INDIANAPOLIS (WISH) -- Twenty: That's the percentage of children in Indiana living with dyslexia.
But it might be getting a bit easier for them at school thanks to a bill Gov. Eric Holcomb recently signed into law.
The Mayo Clinic describes dyslexia as a learning disorder that involves difficulty reading because of problems relating speech sounds to letters and words. For decades, some children have struggled with this at school and at home.
Elliot Cox, who lives with dyslexia, said his classmates used to bully him, saying "You're stupid. You can't read. Your spelling's so bad."
Bullies threw those hurtful words at the 10-year-old fifth grader.
"Sometimes it just looks like the words are trying to hop off the page on you," Cox said.
His mother, Amanda Cox, said his school didn't notice his dyslexia, but the family did.
Many months of expensive tutoring finally helped Elliot.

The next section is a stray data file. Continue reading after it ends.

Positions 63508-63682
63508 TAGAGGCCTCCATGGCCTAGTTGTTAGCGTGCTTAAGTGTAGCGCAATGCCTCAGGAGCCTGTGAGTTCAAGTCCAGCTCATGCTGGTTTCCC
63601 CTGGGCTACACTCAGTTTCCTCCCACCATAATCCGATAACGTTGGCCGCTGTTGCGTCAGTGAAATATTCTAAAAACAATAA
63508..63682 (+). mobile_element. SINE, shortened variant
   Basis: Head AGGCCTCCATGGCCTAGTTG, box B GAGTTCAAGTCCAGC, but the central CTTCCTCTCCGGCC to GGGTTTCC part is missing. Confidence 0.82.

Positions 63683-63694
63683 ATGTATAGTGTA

The new Indiana law will create a universal screening process in public schools to include dyslexia and require resources to help those who struggle with the condition. The new law will eventually require districts to hire at least one reading specialist trained in dyslexia.
"We are super excited about that! It's such a win for all the kids that have dyslexia in Indiana," said Elliot's mother.
Amanda Cox said she feels like children won't fall through the cracks anymore because dyslexia could be noticed earlier and intervention started sooner.
"Which is super important because if you don't start to close the gaps early, than those kids never catch up," Amanda Cox said. "When they're caught in fourth, fifth grade, the gap is so wide, even with proper intervention, it's really really hard for them to make it through school."
As Elliot continues to conquer his dyslexia, reading has become one of his loves, and he's now reading above his grade level.
"If you do have dyslexia, don't let it stop you," was Elliott's advice.
That's a message his family hopes reaches children and their parents across Indiana.
The new law goes into effect July 1. It's expected to start rolling out for the 2019-2020 school year.
To read the bill, click here.
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